Museum directors oversee the activities in a museum, particularly the acquisition and storage of the museum's collection. They are also involved in the process of securing artifacts, including negotiations and transactions, as well as exchanging and loaning artifacts to other organizations. Some also direct exhibitions put on by the museum, which may involve traveling with the exhibition.
Museum directors often specialize in a specific area. For example, a director of a natural history museum may have comprehensive knowledge in paleontology, while other museum directors may specialize in art or specific eras of human history. Additional roles may include organizing, fundraising efforts, promotion and marketing, securing grants, and charity events, and they may also spend time undertaking institutional research or arranging educational programs in the museum.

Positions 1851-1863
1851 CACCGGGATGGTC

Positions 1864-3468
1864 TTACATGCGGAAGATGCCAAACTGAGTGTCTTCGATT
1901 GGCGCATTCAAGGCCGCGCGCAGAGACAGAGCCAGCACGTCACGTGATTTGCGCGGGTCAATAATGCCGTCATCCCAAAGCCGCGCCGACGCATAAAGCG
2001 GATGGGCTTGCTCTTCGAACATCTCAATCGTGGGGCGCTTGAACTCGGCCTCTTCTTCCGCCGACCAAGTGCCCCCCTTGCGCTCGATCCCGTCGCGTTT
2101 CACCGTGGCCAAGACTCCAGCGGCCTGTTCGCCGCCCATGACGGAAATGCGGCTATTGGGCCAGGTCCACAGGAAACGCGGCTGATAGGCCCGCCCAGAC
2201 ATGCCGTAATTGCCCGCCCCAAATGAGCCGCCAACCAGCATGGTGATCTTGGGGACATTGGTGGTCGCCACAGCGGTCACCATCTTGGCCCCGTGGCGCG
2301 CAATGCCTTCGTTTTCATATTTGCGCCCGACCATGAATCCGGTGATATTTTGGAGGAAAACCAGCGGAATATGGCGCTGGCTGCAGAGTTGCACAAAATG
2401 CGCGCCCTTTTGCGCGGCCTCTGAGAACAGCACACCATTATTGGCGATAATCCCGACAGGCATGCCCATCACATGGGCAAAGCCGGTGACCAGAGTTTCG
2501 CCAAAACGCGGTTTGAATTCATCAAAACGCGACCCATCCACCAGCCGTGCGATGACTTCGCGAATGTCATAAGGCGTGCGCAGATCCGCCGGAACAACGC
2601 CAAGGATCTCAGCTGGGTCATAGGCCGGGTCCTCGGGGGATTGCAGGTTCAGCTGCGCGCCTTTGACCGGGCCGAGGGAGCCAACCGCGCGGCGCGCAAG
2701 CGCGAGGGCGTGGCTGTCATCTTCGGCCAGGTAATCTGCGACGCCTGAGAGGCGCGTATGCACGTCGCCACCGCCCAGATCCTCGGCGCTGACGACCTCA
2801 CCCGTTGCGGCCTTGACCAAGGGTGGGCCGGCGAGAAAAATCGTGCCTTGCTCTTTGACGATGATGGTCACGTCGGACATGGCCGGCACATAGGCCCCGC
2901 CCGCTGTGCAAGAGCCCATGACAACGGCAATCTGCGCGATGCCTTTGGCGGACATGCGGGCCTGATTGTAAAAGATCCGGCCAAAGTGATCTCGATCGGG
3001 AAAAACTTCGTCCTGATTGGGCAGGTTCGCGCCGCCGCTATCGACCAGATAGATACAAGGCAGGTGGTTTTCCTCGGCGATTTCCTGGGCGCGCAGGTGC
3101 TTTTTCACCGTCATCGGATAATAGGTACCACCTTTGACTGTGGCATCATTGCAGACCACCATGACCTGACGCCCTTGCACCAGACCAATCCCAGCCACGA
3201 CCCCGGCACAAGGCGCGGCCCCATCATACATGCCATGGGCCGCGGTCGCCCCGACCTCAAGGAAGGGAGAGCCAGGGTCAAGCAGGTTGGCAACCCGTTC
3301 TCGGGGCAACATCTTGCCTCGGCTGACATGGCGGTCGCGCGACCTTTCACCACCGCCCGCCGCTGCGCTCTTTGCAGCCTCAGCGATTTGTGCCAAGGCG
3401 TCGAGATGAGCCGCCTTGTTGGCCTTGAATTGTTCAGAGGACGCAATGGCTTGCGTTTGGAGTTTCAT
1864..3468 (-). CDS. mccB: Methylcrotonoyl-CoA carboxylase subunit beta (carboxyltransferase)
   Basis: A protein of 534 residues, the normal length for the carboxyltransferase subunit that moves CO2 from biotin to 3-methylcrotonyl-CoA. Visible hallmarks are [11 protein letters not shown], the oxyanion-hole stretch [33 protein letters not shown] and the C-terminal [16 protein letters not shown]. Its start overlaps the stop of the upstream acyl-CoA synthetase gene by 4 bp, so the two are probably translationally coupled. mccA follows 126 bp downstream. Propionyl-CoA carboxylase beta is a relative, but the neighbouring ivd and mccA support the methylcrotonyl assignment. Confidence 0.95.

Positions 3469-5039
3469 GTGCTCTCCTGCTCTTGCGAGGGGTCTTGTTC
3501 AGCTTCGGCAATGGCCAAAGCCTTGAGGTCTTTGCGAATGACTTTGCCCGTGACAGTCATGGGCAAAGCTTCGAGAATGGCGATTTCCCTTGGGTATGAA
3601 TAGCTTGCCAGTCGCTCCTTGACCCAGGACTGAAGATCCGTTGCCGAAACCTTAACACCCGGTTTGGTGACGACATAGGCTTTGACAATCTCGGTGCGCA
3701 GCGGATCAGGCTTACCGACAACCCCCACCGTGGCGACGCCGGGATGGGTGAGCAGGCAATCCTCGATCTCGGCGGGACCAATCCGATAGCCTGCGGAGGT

Museum directors typically work during regular business hours in an indoor setting, but may also leave the premises when traveling with exhibitions or directing educational or promotional events, some of which may take place during weekends or nights. This work requires extensive knowledge of the specialized field, as well as expertise in management and event-planning, and their days are often spent alongside staff who work underneath them. They are typically responsible for hiring staff, as well, in a role which varies in scope depending on the size of the museum and its faculty. Most museums require their directors to hold a master's degree, while a bachelor's degree may be sufficient in some cases. The degree should be a general curator's degree or in the specialized field of the museum.
Museum Director Tasks
Coordinate, lead, and oversee all activities of the museum staff and volunteers.
Coordinate with conservation staff to determine the best conservation treatment procedures and priorities.
Review existing and establish new procedures and protocol for collections care and conservation.
Plan and develop the museum's and each department's operating budget.
Act as point of contact for conservation issues and advocate for the care of the collection.